The longest hole is the par-5 No. 13, which plays 673 yards from the tips. The shortest hole is the par-3 No. 4, which plays 91 yards from the forward tees.

“When people go over the hill on (the par-4) No. 11, we are kind of easing them into the experience and you go up over this blind shot on No. 11 and it takes your breath away,” Rooney said. "It’s a spiritual, emotional moment when you can look out and see six different holes from that point – all traversing through the dunes – and I think there are going to be moments out here that take your breath away.

“I’m with Jack, I think the place plays with such an awesome cadence from long to short to big greens to small greens, it’s so memorable.”

Nicklaus did not serve in the military — he and wife Barbara were married at 20 years old and started their family – but he’s long admired those in the Armed Forces. As much as Rooney reveres Nicklaus for his golf career, Nicklaus respects those like Lt. Col. Rooney, an F-16 fighter pilot with three combat tours in Iraq.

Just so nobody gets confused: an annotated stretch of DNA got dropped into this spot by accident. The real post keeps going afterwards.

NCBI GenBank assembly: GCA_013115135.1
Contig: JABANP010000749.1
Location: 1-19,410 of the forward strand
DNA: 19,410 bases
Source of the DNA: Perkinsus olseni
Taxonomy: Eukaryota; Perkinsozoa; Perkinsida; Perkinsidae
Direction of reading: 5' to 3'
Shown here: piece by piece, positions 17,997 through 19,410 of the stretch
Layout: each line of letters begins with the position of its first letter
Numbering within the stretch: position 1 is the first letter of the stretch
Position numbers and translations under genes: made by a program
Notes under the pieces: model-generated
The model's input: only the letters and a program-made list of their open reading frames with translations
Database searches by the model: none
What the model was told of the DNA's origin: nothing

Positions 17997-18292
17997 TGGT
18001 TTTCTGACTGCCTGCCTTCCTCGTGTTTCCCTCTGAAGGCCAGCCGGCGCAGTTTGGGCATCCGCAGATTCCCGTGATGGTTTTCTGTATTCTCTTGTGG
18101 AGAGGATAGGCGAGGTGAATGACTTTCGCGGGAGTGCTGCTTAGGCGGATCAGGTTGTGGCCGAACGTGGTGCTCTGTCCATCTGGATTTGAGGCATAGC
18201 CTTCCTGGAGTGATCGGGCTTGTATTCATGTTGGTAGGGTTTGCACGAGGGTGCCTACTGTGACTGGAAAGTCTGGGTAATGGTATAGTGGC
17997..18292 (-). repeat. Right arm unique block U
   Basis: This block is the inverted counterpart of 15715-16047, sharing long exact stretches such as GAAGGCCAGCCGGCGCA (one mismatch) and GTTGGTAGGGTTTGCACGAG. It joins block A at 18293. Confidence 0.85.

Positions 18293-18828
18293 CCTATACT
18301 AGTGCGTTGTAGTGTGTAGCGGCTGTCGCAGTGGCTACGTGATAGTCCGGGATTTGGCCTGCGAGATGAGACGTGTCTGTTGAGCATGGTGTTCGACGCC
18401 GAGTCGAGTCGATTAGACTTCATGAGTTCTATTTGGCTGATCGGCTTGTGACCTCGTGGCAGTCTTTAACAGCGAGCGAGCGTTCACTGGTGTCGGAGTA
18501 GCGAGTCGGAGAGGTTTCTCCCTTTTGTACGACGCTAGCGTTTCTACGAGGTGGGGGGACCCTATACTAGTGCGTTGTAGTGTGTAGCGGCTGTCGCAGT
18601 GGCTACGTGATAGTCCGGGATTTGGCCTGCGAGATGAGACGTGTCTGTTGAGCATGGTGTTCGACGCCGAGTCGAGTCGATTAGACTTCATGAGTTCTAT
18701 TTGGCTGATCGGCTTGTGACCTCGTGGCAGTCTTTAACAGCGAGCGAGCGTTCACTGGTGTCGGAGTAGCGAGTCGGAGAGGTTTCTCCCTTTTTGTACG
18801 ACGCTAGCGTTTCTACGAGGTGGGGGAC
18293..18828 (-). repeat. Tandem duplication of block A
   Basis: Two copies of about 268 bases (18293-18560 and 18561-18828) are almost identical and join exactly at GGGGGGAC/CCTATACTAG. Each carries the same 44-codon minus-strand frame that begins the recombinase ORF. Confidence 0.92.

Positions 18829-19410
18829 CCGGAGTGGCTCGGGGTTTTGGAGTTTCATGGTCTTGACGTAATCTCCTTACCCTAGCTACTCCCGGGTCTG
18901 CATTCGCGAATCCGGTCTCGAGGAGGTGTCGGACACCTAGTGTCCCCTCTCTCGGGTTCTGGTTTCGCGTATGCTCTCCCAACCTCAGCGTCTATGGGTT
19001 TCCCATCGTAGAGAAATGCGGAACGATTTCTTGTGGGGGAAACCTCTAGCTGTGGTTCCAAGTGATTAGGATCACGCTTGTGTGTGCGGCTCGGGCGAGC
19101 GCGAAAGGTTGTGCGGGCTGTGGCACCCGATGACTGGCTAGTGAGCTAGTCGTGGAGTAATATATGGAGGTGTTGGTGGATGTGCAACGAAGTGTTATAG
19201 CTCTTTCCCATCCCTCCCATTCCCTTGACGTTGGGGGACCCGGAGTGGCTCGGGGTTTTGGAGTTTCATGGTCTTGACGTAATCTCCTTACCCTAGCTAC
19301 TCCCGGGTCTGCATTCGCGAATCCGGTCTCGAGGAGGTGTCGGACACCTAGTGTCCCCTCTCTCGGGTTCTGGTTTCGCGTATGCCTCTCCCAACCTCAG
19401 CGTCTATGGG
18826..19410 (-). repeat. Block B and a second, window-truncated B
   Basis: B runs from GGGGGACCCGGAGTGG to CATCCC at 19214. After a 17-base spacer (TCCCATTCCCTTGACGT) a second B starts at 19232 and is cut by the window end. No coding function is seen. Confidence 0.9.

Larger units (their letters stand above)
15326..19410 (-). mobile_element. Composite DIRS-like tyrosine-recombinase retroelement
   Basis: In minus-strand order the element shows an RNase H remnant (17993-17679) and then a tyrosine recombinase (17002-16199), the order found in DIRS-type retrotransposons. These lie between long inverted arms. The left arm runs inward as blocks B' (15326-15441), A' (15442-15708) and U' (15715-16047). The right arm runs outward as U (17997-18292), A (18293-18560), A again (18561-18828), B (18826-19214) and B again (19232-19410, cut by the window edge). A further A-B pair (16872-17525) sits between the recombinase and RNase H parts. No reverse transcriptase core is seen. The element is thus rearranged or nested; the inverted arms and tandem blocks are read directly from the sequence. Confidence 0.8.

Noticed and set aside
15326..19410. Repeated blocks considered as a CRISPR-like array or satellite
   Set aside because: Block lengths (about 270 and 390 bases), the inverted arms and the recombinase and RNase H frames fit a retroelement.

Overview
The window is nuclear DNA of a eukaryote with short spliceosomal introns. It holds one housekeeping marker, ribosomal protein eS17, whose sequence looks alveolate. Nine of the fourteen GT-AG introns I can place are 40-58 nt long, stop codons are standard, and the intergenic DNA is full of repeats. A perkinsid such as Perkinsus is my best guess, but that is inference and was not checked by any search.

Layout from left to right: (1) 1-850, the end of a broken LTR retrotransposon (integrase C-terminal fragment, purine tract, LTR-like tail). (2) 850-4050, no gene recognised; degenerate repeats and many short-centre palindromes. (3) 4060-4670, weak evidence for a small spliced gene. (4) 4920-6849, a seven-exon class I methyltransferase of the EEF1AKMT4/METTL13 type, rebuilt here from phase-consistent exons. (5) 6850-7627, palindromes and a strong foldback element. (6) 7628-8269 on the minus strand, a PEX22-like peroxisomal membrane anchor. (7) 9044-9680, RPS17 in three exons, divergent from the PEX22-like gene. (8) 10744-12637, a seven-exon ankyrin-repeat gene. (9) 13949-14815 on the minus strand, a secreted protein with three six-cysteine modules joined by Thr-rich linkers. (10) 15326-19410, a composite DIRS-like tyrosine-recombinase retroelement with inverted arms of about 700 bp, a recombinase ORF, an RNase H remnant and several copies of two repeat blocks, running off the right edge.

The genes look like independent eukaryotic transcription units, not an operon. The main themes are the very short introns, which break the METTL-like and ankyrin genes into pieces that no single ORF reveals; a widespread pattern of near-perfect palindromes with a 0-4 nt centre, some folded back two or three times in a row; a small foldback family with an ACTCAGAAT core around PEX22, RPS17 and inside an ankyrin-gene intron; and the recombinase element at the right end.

There’s a reason Nicklaus did not hesitate to say yes when Rooney traveled to Florida and pitched the American Dunes concept, or why his Nicklaus Design company waived its fee on this project. In Nicklaus' words, “I love the game of golf, but I love my country even more.”

“I always loved what (the military) did. I loved what they represented and did to protect our freedom and to give us the opportunity (in this country),” he said. "I’ll say it all over again, freedom isn’t free. To be part of that, when Dan came down to ask, I knew there was no way I was going to say no.